Medical credit cards can be poison for your finances, study shows

Medical credit cards have proliferated at health care offices across the country as more Americans struggle to afford treatment even when they have insurance. While these cards may seem like a great way to quickly pay for needed services, they have some serious drawbacks that experts say can cost you dearly.

One major card provider, CareCredit, is offered at more than 250,000 health care providers, up more than 40% from a decade ago, according to a recent report from the Consumer Financial Protection Bureau.

The cards may seem appealing because they offer so-called deferred interest, which comes with 0% APR interest for an introductory period. But the “deferred” part of the deal isn’t favorable to borrowers if they can’t pay their bill in full before the grace period ends. If they still have a balance, they are charged all the interest they would have accrued since the original charge date, the federal agency noted. Consumers paid more than $1 billion in those interest payments from 2018-2020, the study said.

The cards also don’t provide the same type of financial protection as debt that a healthcare organization has, according to a new report from the US Public Interest Research Group. That’s because any charges on those cards aren’t considered medical debt, unlike a bill owed to a hospital or health care office, the consumer advocacy group notes.

Key difference

That could hurt borrowers because credit reporting agencies treat debt from getting health care differently, with the top three credit bureaus agreeing last year to get rid of most medical debt from consumer reports. However, this is not the case with credit card debt.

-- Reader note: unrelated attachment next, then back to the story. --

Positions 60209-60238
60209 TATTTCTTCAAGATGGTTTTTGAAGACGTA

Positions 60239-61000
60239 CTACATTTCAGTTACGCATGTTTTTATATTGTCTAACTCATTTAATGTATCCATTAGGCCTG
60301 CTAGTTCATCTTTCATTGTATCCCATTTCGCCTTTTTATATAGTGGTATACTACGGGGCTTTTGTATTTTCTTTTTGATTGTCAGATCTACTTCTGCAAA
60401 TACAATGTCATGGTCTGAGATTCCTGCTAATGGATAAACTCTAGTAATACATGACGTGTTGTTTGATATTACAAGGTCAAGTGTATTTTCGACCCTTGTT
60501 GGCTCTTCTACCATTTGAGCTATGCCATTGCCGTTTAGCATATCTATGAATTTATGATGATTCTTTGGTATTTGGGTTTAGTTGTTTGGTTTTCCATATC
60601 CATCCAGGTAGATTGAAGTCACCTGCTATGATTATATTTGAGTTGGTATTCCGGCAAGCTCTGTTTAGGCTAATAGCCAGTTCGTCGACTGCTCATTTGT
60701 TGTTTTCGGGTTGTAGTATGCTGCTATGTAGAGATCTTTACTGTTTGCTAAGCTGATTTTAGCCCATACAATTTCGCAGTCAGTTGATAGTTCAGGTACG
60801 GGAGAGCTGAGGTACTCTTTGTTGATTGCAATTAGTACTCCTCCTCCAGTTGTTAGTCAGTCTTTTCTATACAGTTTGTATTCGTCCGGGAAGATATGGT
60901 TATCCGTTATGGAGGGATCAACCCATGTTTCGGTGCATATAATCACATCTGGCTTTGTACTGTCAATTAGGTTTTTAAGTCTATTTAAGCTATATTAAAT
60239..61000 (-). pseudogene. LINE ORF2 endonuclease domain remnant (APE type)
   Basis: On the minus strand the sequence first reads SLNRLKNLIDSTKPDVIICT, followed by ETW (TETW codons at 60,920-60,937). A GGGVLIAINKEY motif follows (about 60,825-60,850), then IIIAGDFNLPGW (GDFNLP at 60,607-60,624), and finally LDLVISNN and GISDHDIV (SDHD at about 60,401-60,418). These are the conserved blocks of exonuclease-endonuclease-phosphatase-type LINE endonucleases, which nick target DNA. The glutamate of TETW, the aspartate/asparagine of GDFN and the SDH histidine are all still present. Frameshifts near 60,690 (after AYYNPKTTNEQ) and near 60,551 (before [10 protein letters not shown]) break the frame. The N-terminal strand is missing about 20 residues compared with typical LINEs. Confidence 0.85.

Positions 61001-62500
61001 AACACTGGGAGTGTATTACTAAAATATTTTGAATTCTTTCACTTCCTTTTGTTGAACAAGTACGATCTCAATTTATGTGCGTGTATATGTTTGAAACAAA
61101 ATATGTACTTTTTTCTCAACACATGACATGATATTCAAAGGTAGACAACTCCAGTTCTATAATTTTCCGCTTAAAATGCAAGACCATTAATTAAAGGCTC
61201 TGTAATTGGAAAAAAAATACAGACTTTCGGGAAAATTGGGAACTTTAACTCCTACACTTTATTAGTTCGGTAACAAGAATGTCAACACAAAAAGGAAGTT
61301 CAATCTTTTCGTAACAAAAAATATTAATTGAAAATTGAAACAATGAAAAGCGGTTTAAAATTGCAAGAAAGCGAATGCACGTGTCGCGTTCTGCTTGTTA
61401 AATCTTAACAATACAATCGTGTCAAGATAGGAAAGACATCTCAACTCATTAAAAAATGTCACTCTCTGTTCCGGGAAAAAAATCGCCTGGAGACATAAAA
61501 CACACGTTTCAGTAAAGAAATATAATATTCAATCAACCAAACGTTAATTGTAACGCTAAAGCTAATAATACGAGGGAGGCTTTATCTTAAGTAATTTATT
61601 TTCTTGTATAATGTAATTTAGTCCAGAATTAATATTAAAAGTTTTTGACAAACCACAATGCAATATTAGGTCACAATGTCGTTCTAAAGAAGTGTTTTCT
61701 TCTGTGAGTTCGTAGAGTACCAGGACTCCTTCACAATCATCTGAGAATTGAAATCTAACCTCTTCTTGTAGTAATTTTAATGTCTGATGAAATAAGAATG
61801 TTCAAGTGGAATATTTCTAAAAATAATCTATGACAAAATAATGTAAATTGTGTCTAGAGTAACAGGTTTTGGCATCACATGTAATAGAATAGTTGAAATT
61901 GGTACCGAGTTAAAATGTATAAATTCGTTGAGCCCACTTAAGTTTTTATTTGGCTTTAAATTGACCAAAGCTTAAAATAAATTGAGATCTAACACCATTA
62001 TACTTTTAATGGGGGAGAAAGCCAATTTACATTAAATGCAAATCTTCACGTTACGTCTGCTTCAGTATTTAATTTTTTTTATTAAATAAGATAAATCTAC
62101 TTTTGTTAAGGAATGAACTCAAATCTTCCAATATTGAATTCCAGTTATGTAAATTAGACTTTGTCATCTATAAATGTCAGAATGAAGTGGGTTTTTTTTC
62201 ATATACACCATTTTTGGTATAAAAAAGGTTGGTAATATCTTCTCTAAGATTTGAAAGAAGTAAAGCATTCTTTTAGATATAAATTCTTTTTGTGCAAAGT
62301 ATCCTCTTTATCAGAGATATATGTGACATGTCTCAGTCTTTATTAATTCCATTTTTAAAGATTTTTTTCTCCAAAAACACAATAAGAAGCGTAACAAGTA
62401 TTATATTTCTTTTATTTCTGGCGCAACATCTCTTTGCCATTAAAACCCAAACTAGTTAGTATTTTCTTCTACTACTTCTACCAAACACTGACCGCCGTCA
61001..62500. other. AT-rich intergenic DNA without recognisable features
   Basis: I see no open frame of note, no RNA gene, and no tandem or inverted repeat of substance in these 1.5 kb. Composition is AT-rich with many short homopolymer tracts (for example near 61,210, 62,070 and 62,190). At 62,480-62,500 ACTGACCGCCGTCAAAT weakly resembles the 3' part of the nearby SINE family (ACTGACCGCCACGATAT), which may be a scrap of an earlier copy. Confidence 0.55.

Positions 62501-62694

“The moment it goes onto a medical credit card, it’s not seen as medical debt — it’s not owed to a doctor, it’s owed to a bank,” Patricia Kelmar, senior director of health campaigns at US PIRG, told CBS MoneyWatch. “There are certain protections in the way medical debt can be collected and how it appears on a credit report and how it appears on your credit score.”

She added, “People are reaching for these credit cards like away to pay bills, but it doesn’t work well for those who have to file for bankruptcy.”

An analysis of Oregon bankruptcies by OSPIRG, the Oregon Public Interest Research Group, found that the most frequently listed debt holder related to medical issues was for a single medical credit card issuer, with 1,037 filings with $2 million in loans.

A better alternative

Instead of reaching for the credit card application to pay for medical services, Kelmer recommended asking a healthcare provider about a payment plan that fits your budget.

“Before these products were available, people just worked out a payment plan with their provider,” she said. “You’d say, ‘I really need that root canal, but just make X amount and that’s what I can pay you for the next two years’.”

Also ask about financial aid. Federal law requires all nonprofit hospitals to have financial assistance policies, US PIRG notes.

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In general, it is also wise to avoid making financial decisions in a healthcare office where you may be stressed and even in pain. The administrative staff working in health offices are unlikely to be familiar with the details of the financial product they offer, which means you may not have the necessary information to make the right choice.

“You shouldn’t make financial decisions in a health care setting, especially if you’re not feeling well or have received some bad news,” Kelmer said. “These are emotional times and making a decision at these times is probably not set up for the best outcome.”

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